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NATO, EU reject Russia's 'sphere of influence' claim ahead of meeting over Ukraine tensions

Ukrainian servicemen patrol Verkhnotoretske village near the frontline with Russia-backed separatists in the Yasynuvata district of Donetsk region.
Ukrainian servicemen patrol Verkhnotoretske village near the frontline with Russia-backed separatists in the Yasynuvata district of Donetsk region. Copyright AP Photo/Andriy Andriyenko
Copyright AP Photo/Andriy Andriyenko
By AP with Euronews
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Concerns have been growing over Russia's military buildup near Ukraine's eastern border.

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NATO and Europe's chief diplomat rejected Russia's claims that Ukraine is within its "sphere of influence" as anachronistic as the alliance's foreign ministers prepare to meet. 

Foreign ministers from NATO's 30 member states will meet by videoconference on Friday to assess the situation in Ukraine and upcoming talks with Russia.

The alliance is concerned over a Russian military buildup along the border with Ukraine with US intelligence suggesting Moscow could be getting ready to invade.

The Kremlin has denied any such plans but issued demands to NATO including a guarantee that Kyiv will never become a member state and that it will halt its eastward expansion with President Vladimir Putin arguing Ukraine is part of Russia's sphere of influence.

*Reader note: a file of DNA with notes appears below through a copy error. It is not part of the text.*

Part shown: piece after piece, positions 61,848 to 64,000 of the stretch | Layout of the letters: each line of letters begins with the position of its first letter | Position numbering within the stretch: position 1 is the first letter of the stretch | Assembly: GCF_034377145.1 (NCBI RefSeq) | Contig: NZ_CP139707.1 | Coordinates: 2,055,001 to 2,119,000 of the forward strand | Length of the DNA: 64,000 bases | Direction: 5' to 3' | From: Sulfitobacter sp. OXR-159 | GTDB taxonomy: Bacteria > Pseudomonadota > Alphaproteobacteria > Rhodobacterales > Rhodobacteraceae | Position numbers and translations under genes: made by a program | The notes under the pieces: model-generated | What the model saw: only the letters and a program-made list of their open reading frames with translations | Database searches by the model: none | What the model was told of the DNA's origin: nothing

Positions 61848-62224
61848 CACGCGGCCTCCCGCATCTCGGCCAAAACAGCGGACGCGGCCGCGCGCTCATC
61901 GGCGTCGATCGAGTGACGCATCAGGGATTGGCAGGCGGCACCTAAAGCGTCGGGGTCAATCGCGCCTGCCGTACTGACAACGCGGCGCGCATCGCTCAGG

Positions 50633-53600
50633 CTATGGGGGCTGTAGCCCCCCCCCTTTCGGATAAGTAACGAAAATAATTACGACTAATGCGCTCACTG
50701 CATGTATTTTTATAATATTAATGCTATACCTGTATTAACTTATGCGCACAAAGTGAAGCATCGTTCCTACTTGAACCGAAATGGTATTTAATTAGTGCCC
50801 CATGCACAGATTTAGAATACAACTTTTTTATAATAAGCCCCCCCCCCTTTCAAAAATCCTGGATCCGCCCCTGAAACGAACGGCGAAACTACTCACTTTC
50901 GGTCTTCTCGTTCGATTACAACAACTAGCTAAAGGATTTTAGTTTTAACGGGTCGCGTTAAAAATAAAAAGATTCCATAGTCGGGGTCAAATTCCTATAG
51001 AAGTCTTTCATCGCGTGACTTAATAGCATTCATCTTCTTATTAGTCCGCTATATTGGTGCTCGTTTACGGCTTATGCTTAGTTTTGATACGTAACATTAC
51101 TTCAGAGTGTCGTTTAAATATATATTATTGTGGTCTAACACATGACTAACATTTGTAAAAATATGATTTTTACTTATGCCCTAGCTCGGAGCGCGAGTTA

But NATO said they "reject any idea of spheres on influence in Europe" in an article posted earlier this week, entitled "Top Five Russian Myths Debunked".

"They are part of history and should remain part of history," the organisation added.

"Like every country, Ukraine has the sovereign right to choose its own security arrangements. This is a fundamental principle of European security, one that Russia has also subscribed to and should respect," it wrote.

The EU's foreign affairs chief, Josep Borrell, meanwhile told reporters on Wednesday during a two-day visit to Ukraine that "the delimitation of spheres of influence of the two big powers [Russia and the United States] does not belong in 2022."

"We are no longer in the Yalta times," he stressed, referring to the post-WWII conference between the US, Russia and the UK that divided Germany and led to communist regimes being established in eastern European countries.

"The security of Europe and the security of Ukraine — because Ukraine is a part of Europe — is something that first and foremost affects Ukrainians, and Europeans," he added, calling for Kyiv to be included in upcoming talks between Washington and Moscow. 

The extraordinary meeting of the 30 alliance members will begin a week of intense diplomacy over Russia's military buildup on Ukraine’s borders and initiatives to ease tensions.

US President Joe Biden has warned Russian President Vladimir Putin that Washington could impose new sanctions against Moscow if it takes further military action against Ukraine.

Putin has responded that such a move could lead to a complete rupture of ties between the two countries.

Putin and Biden have spoken twice over the past month, before scheduled talks between senior US and Russian officials on January 9-10 in Geneva.

Those talks will be followed by a meeting of the Russia-NATO Council on January 12 and negotiations at the Organization for Security and Cooperation in Europe in Vienna on January 13.

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